Imagine if instead of painstakingly creating computer chips using complex nanoscale engineering you could simply let raw materials assemble themselves into the same structure from the molecule up. These self-assembling nanowires could be first step in that direction. Try to get past the fact they look a bit like something you may have stumbled across on a more... basic part of the internet. These wires, rude as they look in this artists's impression, were developed by researchers from IBM's T.J. Watson Research Center as an attempt to understand how transistors could be built from the ground up.
In a series of experiments described in Nature, the researchers explain how they grow these wires. They use a flat substrate loaded with particles that encourage growth and then introduce the materials they wish to grow the wire itself from — in this case, they use gold to drive the reaction and surround it with trimethylgallium and arsine gases, to build up a gallium arsenide wire.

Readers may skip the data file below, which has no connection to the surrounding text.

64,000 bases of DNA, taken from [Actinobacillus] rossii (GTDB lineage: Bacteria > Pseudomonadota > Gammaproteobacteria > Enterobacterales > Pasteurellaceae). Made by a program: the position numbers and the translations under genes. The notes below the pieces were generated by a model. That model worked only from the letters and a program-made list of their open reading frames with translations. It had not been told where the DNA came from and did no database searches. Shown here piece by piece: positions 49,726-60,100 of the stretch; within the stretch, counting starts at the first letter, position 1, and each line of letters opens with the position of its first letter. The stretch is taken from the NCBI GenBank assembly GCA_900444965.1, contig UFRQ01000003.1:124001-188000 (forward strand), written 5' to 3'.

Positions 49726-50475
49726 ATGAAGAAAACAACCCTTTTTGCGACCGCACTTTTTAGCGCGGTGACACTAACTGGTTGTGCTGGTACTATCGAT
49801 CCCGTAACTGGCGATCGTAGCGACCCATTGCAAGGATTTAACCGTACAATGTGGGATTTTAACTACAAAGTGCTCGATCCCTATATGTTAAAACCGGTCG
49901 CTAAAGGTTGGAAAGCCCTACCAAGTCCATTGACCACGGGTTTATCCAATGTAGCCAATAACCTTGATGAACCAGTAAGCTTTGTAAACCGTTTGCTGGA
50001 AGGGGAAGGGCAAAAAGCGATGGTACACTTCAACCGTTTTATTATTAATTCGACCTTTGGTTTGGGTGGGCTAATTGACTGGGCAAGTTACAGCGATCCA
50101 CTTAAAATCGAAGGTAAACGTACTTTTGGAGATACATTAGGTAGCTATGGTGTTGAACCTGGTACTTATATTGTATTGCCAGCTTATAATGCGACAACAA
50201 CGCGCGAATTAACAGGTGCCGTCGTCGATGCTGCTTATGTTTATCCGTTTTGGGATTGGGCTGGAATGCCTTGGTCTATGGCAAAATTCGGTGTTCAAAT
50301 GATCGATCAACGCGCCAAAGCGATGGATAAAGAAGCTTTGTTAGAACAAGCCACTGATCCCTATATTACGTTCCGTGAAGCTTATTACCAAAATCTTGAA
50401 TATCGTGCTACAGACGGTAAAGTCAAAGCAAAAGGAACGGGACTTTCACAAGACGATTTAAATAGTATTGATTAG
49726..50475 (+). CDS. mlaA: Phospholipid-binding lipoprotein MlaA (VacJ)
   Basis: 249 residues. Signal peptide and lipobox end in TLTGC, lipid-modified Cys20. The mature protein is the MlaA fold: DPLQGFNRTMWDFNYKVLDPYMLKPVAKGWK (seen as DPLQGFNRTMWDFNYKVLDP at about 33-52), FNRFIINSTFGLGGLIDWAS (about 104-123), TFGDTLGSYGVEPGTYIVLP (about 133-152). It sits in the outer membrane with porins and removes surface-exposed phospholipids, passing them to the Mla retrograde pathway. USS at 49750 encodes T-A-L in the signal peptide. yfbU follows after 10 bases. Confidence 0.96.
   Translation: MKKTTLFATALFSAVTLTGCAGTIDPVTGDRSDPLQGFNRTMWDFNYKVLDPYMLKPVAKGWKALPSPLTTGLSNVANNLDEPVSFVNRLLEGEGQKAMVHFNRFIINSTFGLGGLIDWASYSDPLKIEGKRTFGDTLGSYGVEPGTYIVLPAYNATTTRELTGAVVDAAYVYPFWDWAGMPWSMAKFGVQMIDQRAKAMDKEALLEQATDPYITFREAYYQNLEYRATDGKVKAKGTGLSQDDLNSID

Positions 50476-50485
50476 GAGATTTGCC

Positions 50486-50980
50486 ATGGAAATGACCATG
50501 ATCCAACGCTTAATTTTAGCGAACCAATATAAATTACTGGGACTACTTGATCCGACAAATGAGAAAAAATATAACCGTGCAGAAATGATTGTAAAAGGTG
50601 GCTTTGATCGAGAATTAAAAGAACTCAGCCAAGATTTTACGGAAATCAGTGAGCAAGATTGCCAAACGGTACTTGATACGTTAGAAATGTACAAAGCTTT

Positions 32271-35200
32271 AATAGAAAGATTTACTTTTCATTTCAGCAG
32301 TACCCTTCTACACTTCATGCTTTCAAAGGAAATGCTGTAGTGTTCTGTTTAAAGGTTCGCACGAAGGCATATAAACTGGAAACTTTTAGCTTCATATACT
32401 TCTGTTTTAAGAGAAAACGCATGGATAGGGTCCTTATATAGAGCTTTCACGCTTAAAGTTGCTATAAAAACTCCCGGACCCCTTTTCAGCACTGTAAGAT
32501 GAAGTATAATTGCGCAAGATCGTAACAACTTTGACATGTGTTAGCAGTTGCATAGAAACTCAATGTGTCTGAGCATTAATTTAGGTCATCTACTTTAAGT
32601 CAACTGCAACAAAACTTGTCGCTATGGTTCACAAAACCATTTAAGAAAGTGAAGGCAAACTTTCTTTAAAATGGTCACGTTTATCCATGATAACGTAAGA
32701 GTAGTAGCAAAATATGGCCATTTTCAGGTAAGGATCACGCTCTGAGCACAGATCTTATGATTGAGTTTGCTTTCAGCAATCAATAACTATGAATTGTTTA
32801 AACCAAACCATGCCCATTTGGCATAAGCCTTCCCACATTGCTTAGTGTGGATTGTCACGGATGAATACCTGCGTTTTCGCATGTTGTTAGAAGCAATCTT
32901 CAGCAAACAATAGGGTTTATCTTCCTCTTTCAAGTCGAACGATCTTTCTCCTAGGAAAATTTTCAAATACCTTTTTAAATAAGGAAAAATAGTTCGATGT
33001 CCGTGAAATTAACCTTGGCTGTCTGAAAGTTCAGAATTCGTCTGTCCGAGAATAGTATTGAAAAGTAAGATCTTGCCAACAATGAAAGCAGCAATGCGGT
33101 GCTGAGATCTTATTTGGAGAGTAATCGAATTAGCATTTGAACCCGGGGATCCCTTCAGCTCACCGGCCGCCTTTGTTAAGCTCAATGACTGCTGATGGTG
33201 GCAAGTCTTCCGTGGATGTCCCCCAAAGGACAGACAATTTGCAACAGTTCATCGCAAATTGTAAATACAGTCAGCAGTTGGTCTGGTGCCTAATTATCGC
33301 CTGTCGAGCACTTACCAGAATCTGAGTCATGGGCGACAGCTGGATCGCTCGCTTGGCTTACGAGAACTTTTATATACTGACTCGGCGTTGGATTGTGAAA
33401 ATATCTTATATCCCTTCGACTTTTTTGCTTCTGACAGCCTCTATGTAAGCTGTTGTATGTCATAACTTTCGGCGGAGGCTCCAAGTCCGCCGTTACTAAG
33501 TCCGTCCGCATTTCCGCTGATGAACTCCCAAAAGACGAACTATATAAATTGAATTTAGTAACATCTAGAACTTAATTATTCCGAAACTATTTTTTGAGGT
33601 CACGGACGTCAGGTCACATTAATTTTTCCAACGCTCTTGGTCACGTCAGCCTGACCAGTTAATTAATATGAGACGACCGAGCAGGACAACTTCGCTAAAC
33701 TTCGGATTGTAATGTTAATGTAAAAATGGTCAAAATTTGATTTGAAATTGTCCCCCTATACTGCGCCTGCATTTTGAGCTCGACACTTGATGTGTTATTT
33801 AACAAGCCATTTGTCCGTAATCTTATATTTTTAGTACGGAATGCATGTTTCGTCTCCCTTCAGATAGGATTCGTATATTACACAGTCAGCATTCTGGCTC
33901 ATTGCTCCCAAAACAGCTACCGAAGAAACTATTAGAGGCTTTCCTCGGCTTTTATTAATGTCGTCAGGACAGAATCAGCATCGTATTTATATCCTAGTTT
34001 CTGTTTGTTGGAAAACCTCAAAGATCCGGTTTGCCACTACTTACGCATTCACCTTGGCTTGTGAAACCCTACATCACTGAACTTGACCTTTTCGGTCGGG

The experiments themselves currently take hours, but the results are impressive: First the gallium reacts with gold to form liquid gold-gallium droplets, then gallium and arsenic combine to create a thin layer of gallium arsenide nanowire beneath the droplet.
The team's even shown that it's possible to tweak the reaction — adjusting temperature or gas concentrations — enabling the wire to grow the gallium arsenide in one of two different structures. They can flick between the two, to create different layers on top of each other along the length of the wire.
The researchers reckon that ability will let them create nanowires with very specific electrical properties, perfect for creating devices like transistors. But self-assembling transistors are probably still a little way off.
Top image: Image by IBM